Audit report provides ideas on reporting, not preventing, sexual violence

by Elpin Keshishzadeh, Assistant Opinion Editor

Hold on to your seats, Aztecs—the Sexual Harassment and Sexual Violence audit report for San Diego State University has been released.

Just in case you’re not an all-things-SDSU news junkie, here’s what’s been happening: Obama wasn’t too thrilled with the rate of sexual harassment and violence on college campuses, so he put together a task force to combat the issue. In turn, the Joint Legislative Audit Committee selected four California universities, our dear SDSU included, to be audited.

Regardless of what school officials say, these university picks were not random. According to the official report, the universities were selected because they did not “consistently [comply] with requirements in state law for distribution of policies to inform students and university employees of how to appropriately respond to and handle incidents of sexual violence and sexual harassment.”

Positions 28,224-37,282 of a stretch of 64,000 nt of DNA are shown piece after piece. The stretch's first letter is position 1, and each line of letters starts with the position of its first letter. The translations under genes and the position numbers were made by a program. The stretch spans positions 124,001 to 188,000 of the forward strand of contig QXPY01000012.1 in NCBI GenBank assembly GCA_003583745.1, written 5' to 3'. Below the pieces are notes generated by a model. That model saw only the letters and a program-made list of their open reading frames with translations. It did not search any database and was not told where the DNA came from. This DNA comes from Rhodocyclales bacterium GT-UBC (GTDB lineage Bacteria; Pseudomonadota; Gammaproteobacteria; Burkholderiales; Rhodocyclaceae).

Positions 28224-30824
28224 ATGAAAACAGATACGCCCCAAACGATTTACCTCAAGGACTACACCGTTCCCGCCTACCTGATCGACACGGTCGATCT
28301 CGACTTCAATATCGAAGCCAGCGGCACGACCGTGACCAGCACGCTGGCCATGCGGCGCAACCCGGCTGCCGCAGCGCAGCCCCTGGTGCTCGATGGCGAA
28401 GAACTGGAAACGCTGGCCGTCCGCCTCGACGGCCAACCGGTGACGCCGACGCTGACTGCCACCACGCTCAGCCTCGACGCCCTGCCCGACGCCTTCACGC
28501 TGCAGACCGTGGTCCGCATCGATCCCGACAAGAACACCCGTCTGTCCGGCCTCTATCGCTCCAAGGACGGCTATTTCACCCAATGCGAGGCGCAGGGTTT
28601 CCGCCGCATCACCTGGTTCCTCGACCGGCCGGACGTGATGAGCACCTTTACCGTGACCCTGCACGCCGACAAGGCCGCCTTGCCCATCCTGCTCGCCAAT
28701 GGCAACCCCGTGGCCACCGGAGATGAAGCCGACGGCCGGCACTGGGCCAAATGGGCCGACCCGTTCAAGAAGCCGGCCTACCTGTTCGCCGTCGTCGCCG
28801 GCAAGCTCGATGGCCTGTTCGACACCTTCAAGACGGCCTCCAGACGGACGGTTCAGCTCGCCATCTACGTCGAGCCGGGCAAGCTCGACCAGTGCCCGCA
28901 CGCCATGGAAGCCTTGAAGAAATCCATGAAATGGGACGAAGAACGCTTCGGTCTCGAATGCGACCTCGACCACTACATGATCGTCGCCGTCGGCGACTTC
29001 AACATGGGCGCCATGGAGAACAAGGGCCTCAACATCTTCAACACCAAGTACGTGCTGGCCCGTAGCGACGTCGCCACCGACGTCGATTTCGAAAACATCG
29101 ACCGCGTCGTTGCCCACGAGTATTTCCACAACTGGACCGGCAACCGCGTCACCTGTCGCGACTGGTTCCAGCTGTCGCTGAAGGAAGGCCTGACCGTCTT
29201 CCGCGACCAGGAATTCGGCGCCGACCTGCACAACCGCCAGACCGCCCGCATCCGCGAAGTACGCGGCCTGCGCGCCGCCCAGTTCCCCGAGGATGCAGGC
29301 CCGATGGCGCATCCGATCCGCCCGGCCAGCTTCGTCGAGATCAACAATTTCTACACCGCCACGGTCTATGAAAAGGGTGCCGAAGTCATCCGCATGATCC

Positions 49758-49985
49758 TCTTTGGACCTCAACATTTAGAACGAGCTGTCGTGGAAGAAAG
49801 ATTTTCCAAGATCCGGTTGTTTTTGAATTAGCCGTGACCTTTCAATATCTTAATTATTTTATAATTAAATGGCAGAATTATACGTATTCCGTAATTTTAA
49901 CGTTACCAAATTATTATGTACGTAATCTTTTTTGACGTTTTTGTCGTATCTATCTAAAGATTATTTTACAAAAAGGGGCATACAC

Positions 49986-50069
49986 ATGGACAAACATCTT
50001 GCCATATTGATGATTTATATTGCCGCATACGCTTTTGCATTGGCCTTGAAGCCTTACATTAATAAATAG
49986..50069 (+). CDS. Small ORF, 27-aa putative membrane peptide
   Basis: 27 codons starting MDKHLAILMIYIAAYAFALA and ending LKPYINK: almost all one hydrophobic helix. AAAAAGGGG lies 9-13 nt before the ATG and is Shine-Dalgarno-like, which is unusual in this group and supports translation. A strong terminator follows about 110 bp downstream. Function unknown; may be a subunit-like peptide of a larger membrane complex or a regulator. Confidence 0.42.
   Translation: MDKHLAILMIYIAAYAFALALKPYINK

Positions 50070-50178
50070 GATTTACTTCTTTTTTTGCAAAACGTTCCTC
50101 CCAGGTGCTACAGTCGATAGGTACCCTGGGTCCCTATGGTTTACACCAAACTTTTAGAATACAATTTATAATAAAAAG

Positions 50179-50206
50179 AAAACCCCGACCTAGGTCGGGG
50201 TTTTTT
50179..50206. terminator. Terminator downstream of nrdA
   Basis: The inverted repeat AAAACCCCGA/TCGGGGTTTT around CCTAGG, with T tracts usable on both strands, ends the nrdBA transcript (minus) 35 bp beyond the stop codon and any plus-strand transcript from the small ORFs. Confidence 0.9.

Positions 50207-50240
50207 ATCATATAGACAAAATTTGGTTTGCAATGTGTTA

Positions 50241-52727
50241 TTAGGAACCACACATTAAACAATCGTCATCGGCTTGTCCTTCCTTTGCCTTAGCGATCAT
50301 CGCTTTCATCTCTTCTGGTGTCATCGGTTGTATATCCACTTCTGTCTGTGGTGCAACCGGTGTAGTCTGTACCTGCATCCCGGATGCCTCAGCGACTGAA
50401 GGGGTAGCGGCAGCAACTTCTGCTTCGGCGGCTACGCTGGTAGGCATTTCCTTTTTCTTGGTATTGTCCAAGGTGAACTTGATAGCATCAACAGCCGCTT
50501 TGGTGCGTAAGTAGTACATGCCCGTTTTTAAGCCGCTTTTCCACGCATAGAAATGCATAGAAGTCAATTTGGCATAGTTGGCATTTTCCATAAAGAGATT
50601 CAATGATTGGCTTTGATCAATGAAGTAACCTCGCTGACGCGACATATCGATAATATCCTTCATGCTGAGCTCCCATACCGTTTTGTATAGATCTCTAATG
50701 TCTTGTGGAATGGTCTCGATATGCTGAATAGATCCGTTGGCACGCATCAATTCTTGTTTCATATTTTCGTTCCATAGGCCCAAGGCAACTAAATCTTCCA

Realistically, reputation seems to have a lot to do with being audited, and apparently University of California, Berkley is not the only one with a bad rep for mishandling sexual harassment cases. According to the official report, an unnamed SDSU adviser failed to report a sexual harassment incident a student communicated because this adviser felt no further action was necessary. The student who reported the initial incident was allegedly harassed by the same individual a year later.

That being said, I think we can all agree that our university was selected for audit not at random, but for a valid reason.

I won’t bore you with the 107 pages worth of details, but it is important to understand the main points that were recommended to SDSU.

The six pages of recommendations for SDSU mainly consist of ways to improve how sexual harassment reports are handled and provide guidelines on how to train those who receive the reports.

Out of 19 recommendations made, only two actually involved educating students on sexual harassment and violence. Unfortunately, these recommendations specifically targeted incoming students for they are “the most vulnerable to experiencing an incident of sexual harassment or sexual violence in their first weeks on campus.”

This audit wasn’t conducted to address concerns of harassed students. Instead, it was just conducted to measure how well our faculty is trained to take down a report and follow up.

Maybe if we were teaching our youth that sexually harassing another individual is wrong and intolerable, we wouldn’t need to waste time and task forces on writing reports about how bad we are at reporting these (all too common) crimes.